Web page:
In October last year, 12 of the shopping centre’s 62 units were empty, having lost M&S, Debenhams and River Island in recent times.
“Both developments are suffering from high vacancy rates, meaning their combined contribution to the town centre is threatened by this proposal,” they said.
“County Square has unparalleled knowledge of the state of the town centre and can evidence the existence of long-term and persistent vacancies.
“Any relaxation of planning controls that allows for the Outlet to become more self-contained will only exacerbate this.”
Despite the criticism, Richard Lavender, president of the Kent Invicta Chamber of Commerce, says the chamber “fully supports the application”.
He added: “We feel this will not detract customers from the town centre, but enhance the offer of Ashford as a town and a higher percentage will want to visit the town centre as part of their visit to the Designer Outlet.”
Former ABC cabinet member Graham Galpin has also shown his support, saying “we should now include McArthurGlen as an annex to Ashford”.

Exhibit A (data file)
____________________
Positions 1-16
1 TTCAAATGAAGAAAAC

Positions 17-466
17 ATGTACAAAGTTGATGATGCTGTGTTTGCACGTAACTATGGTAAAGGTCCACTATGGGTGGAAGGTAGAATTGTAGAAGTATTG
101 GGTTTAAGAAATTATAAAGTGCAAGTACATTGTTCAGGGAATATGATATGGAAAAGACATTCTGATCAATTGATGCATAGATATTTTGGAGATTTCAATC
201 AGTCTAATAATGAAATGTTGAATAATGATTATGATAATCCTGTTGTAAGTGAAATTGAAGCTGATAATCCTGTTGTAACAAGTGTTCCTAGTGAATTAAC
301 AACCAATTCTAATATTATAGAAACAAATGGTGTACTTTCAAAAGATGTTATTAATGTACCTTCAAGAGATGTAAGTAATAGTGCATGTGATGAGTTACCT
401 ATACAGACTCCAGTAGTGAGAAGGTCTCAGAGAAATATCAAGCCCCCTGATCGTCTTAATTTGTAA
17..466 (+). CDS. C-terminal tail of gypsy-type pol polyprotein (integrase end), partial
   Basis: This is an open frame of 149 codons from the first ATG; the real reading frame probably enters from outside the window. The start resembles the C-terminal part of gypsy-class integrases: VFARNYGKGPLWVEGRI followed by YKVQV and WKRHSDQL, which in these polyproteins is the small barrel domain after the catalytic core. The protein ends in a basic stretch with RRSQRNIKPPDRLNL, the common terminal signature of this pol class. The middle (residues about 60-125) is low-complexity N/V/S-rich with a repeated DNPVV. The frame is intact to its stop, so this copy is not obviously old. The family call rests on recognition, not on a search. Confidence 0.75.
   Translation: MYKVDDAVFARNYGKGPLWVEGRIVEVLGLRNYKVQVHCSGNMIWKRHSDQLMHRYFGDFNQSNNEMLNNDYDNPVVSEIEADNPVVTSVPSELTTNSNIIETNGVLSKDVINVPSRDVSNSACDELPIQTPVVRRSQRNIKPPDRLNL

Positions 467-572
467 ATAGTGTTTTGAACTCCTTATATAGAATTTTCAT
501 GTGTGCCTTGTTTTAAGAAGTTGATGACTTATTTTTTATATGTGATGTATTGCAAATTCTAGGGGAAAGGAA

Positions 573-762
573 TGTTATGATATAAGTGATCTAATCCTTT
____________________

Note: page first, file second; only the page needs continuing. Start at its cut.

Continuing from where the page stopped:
“The change in the geography of desire is making destinations such as the Outlet a considerable asset to Ashford town and borough,” he added.
But Cllr Dara Farrell - deputy leader of the Ashford Labour Group - says he is not a fan of the Outlet’s proposal.
“I don’t see any merit in the argument from the Outlet that it needs its hours extended,” he said.
“When you look at the state of the high street now, we need to be doing what we can to support the businesses in the high street - not trying to get more and more people over the Outlet.
“When you speak to a lot of people from Ashford, they say the Outlet is partly responsible for the decline of the town centre.